When you reach the top you’ll find an expansive garden and coffee shop with huge glass windows and a terrace, offering an incredible panorama of the city.
The Sky Garden is free to visit, but you’ll need to plan ahead. You can book tickets online for a particular one hour time slot and when you arrive you’ll need to bring your passport to verify your identity.
Feast on Curry on Brick Lane
The Brick Lane neighborhood is the heart of the Bangladeshi community in London and it even has signs in both Bengali and English. It is known for its many fantastic, authentic curry houses where you can indulge in delicious, spicy, fragrant dishes.
Brick Lane also has a beautiful collection of street art, with many colourful paintings adorning the walls. It’s a great spot for a night out and there are a number of trendy bars along the street.
Spend an Evening at a Museum
The museums in London are excellent and worth visiting at any time of day. However, it can be a lot of fun to visit during a late opening event and see the museum in a different light.
Several museums in London host evening events that include drinks, music, performances, talks, tours and more. For example, the National Portrait Gallery stays open on Thursdays and Fridays until 9pm so that you can enjoy talks, drawing classes and live music. Or, you can head to the National Gallery on a Friday night to take part in guided tours and more.
Here is a guide from LondonTown to even more late museum opening events.
Shop at Leadenhall Market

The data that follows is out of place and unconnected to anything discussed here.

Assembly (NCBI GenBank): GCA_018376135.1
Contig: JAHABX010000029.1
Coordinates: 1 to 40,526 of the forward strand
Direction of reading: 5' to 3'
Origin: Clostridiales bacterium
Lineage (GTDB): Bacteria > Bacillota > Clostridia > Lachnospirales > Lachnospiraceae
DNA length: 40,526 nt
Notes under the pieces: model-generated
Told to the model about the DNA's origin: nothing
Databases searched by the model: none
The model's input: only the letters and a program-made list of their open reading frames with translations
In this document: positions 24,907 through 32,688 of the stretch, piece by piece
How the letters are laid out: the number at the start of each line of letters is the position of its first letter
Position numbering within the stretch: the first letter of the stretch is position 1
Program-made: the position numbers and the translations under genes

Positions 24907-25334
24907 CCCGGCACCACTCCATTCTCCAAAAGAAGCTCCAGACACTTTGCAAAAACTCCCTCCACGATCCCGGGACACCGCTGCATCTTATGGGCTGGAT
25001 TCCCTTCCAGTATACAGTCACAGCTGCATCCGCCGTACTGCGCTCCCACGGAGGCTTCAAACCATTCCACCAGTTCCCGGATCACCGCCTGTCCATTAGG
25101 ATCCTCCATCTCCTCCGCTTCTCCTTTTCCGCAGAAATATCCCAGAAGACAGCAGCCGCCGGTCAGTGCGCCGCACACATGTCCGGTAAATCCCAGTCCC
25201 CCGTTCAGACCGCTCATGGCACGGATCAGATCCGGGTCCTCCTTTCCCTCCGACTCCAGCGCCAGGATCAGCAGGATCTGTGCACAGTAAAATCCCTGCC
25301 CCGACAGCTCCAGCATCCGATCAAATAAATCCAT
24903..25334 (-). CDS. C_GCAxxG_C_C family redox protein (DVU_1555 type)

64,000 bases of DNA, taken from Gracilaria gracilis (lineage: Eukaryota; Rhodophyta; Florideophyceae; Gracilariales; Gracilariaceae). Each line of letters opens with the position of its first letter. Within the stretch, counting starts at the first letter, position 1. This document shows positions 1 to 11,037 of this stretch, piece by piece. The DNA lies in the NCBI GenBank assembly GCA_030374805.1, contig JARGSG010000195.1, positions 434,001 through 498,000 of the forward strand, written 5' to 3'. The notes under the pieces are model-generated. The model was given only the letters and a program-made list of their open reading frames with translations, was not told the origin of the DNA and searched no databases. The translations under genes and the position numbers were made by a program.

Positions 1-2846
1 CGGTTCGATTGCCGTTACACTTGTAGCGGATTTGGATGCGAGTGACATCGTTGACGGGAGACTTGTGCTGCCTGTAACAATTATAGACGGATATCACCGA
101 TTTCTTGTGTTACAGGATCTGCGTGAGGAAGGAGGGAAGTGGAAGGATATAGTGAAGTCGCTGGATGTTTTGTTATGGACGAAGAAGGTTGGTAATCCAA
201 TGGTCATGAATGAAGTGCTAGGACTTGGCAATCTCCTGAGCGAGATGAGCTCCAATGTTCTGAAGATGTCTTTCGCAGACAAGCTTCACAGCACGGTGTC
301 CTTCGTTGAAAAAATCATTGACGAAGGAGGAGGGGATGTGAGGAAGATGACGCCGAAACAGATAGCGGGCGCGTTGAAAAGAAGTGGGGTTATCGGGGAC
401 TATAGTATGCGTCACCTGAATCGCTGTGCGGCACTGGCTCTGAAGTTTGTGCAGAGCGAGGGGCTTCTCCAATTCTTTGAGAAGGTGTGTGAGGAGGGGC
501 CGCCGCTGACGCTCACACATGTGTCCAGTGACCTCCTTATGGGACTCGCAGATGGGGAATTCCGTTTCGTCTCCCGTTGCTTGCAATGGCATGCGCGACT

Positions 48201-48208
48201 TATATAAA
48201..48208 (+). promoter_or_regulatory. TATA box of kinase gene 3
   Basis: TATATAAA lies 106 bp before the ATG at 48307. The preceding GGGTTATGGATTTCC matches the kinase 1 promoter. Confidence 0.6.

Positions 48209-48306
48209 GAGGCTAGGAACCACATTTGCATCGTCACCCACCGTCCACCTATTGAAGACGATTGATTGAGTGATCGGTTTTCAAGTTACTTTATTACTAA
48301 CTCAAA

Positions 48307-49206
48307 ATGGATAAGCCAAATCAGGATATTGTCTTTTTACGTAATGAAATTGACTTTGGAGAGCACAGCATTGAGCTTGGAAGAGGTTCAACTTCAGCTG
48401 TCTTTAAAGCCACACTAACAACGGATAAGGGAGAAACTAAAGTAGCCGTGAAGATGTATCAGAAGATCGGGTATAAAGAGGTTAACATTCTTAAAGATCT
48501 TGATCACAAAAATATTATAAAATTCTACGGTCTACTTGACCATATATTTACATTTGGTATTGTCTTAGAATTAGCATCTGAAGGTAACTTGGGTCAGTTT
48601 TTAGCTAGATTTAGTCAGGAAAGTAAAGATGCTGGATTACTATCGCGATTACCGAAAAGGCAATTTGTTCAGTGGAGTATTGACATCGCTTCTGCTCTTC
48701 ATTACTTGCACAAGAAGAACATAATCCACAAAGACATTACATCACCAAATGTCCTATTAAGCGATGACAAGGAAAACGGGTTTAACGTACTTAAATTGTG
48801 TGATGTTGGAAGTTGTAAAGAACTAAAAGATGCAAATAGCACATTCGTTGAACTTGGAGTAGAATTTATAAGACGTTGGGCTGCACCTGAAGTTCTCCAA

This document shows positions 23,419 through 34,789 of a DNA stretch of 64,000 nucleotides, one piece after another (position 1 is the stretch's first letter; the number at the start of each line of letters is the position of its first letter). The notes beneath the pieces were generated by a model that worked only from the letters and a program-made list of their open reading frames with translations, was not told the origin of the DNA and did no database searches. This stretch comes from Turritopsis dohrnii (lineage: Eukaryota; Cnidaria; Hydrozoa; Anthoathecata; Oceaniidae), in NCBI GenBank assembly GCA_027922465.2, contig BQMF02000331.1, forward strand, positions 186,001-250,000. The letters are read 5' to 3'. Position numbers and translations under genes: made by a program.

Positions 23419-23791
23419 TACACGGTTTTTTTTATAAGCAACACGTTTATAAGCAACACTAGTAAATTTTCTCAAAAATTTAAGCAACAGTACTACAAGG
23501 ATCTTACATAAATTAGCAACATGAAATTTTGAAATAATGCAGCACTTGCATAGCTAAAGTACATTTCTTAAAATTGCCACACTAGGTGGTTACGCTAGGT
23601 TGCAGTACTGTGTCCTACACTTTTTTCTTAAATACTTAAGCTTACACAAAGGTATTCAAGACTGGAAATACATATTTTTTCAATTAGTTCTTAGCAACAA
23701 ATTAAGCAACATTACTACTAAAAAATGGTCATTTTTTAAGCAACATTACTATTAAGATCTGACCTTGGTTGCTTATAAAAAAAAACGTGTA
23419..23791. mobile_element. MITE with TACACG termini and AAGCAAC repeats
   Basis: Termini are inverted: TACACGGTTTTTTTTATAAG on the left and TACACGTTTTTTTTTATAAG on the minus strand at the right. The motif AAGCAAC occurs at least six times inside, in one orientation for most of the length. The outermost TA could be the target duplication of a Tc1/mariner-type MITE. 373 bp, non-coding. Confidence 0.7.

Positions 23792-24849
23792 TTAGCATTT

This stunning Victorian marketplace was the setting for the Leaky Cauldron and Diagon Alley in the Harry Potter films and when you walk through the cobbled floors and ornate 19th century painted roof you will feel like you have stepped into a fantasy world.
It’s one of the oldest markets in London and vendors have been peddling their fish and meat here since the 14th century. You might not find any magical items for sale here, but you will find lots of quirky little shops, cafes and boutiques.
Sip a Cuppa at Twinings Tea Shop
There’s nothing more British than a good cup of tea. Since I’ve had an English boyfriend for the last 8 years, I’ve had plenty of practice making the perfect brew. British people seem to run on the stuff and they often drink several cups per day.
While in London, be sure to pay a visit to the original Twinings tea shop at 216 Strand and pick up a bit of tea to bring home with you. The shop dates back 300 years, which explains the stereotypical Chinamen figures who sit atop the doorway – pretty offensive by today’s standards!
It’s amazing to think that this shop has been in business in this location for about twice as long as Canada has been a country. Plus, the logo has been in use since 1787, making it the oldest corporate logo in the world.
Check Out Churchill’s Hidden War Rooms
By Attribution 3.0, CC BY 3.0